The ‘Bridges’ I have crossed in the Himalaya’s

As I checked my email this morning, I found WordPress resumed their old initiative called word prompt. This week’s word prompt was ‘Bridge’. Thanks to WordPress, I got an opportunity to reminisce over those lovely remembrances 

A brief introduction: To Bridges 

When I first thought of the word bridge, I got flashes of all the bridges in my life so I chose to continue this train of thought in the most literal sense. And why not, I literally did have great stories surrounding bridges. From encountering high altitude bridges in Uttarakhand to crossing a footbridge to reach  Nepal.

It’s only now when I look back that I realise bridges held special significance for me

Another brief introduction: To Bridges in the Himalayas 

( excuse me for putting so much emphasis on the context, I really do want you to understand the awe behind my bridges )

Meet the bridges of Kuling 

After graduation, I travelled 1,889.6 km from Mumbai to Lohajung, a small village located in the Chamoli district of Uttarakhand. I worked on developing a sustainable waste management system for the local Himalayan communities.

While I was in Lohajung, my team and I worked in nearby villages such as kuling and wan as well. You’ll hear more about them later in this post. Kuling holds fond memories for me. When I think back to kuling, I remember beautiful prayer flags fluttering in the wind, beautiful elders smiling as we explore their village.  Kuling had merely 300 occupants.

Neha, and I still vividly remember in the month of July 2018, there was a huge cloudburst that ended up dismantling the whole village leaving it uninhabitable. The locals lost most of their land and livelihood. They then had to move across the mountain to restart their lives. While the damage was created, laura, Neha and I wanted to help out in any way possible. Which of course was made possible after a week when the locals had made a handmade bridge.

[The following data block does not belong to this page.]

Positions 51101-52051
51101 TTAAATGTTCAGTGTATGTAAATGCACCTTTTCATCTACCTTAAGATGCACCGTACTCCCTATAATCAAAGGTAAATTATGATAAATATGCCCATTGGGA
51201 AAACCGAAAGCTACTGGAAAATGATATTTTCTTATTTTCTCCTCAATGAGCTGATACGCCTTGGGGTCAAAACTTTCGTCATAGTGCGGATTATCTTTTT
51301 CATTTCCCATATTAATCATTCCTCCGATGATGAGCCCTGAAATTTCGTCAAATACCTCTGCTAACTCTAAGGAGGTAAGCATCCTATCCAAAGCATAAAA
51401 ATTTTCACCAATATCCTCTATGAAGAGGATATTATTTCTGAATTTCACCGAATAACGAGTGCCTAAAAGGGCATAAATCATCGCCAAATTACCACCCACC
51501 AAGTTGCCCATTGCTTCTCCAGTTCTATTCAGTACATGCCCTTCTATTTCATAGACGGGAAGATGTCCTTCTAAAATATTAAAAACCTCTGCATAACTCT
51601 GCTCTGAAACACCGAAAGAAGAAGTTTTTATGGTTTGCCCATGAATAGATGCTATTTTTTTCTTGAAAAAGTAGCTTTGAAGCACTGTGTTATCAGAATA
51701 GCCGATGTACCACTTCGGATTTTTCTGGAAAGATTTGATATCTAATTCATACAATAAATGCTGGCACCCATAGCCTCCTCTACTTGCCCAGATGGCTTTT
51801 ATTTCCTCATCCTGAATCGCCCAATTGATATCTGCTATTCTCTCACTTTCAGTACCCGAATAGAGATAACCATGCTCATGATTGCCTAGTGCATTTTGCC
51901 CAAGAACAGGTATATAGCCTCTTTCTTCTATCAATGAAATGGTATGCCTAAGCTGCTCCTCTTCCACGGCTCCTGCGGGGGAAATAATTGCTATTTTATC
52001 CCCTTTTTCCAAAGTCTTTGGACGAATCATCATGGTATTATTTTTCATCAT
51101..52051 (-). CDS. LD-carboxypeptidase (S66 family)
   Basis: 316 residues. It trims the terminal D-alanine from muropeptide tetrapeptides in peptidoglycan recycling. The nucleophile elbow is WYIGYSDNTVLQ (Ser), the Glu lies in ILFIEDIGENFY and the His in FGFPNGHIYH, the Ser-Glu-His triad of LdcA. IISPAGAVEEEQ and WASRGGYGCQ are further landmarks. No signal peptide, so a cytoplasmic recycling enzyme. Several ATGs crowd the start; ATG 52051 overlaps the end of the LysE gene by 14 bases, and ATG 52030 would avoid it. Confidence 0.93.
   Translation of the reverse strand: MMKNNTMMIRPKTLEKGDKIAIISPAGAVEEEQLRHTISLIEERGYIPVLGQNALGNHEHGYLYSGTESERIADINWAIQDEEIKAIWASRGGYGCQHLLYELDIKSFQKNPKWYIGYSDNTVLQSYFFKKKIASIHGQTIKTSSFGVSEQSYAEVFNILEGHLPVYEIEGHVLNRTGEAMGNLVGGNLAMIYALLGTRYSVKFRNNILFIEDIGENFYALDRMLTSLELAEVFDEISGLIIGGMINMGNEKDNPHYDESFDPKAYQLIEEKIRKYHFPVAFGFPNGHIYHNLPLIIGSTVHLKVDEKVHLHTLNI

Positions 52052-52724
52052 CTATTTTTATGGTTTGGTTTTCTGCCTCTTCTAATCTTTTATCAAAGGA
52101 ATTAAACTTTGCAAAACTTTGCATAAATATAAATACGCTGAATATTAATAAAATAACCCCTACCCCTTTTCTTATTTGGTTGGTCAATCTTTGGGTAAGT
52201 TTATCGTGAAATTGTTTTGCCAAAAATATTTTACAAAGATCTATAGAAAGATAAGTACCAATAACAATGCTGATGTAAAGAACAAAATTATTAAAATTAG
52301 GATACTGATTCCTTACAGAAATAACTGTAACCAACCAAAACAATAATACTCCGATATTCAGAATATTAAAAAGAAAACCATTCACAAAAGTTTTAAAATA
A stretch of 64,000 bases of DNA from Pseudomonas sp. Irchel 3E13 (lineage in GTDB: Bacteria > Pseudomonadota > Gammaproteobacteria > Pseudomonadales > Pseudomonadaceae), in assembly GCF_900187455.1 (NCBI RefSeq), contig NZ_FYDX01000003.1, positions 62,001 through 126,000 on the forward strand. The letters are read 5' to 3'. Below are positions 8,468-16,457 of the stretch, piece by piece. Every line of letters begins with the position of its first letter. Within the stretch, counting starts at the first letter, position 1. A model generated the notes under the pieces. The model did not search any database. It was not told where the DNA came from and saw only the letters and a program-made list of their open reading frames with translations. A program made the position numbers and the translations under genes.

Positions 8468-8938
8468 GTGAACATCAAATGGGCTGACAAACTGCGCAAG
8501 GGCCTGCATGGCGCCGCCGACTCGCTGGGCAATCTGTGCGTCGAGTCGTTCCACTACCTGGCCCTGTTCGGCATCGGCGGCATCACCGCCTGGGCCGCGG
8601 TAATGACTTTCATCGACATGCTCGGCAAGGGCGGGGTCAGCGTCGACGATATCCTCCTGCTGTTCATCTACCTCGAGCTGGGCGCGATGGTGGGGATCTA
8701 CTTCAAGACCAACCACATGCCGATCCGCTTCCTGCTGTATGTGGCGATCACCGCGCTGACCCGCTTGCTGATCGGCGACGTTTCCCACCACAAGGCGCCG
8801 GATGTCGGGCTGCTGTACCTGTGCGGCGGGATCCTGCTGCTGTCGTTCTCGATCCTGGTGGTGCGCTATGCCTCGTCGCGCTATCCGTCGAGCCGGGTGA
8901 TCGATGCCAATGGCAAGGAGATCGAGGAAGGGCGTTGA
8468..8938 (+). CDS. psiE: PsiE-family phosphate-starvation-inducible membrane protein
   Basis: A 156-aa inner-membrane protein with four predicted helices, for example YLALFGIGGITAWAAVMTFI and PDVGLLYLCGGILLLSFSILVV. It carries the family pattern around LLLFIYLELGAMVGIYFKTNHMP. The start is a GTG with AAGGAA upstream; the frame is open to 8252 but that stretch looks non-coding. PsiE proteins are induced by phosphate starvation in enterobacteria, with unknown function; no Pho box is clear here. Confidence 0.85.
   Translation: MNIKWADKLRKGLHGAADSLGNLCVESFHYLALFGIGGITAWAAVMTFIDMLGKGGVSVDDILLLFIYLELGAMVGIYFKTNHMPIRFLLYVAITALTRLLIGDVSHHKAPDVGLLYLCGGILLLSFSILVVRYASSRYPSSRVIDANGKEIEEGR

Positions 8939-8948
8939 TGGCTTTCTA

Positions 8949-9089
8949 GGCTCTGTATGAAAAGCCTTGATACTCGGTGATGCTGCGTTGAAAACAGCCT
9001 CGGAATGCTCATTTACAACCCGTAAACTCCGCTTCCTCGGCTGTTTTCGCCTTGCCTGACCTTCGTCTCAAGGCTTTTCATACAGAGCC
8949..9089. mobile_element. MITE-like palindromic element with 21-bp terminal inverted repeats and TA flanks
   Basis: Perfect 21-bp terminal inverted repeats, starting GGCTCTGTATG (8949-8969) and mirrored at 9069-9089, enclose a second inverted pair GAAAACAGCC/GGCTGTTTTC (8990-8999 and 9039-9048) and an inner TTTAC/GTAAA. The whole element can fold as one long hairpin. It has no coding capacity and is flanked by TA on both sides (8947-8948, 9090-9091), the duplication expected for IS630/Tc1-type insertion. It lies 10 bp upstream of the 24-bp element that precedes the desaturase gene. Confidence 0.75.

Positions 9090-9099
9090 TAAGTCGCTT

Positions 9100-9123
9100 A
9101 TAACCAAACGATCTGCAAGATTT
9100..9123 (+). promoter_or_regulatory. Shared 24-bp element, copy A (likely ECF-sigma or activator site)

Meet the bridges of Tharali

To my astonishment, within a month the government trucks began pouring into kuling with the construction of a new metal bridge. The reason it took a month was that a town, 40 km away called Tharali also was affected severely by the cloud burst to render everyone hopeless, so the government had to create a bridge first there and then move forward to finally reach us. 

The number of bridges built in the subsequent months was phenomenal. (It would have certainly been cool if I had some bridge stats here). Anyway, I learned bridges are truly a medium in connecting people, especially in times of crisis. 

The mere fact the government was so fast in acting made me all the more grateful and proud to be a citizen in the country. A village that was unknown to most of my fellow citizens, the government knew about and built a bridge.

Meet the broken bridges of wan

Taken by thedelhigirl

Further ahead of kuling, precisely 6 more km lies a village called Wan. Now Wan had a collection of bridges from the most absurd, lopsided, abandoned bridges to bridges in water, band finally our favourite the collapsed bridge. I always knew there would be a time to talk bout it. 

taken by thedelhigirl

Tell me about the metaphysical bridges in your life or that you may have crossed in your life 


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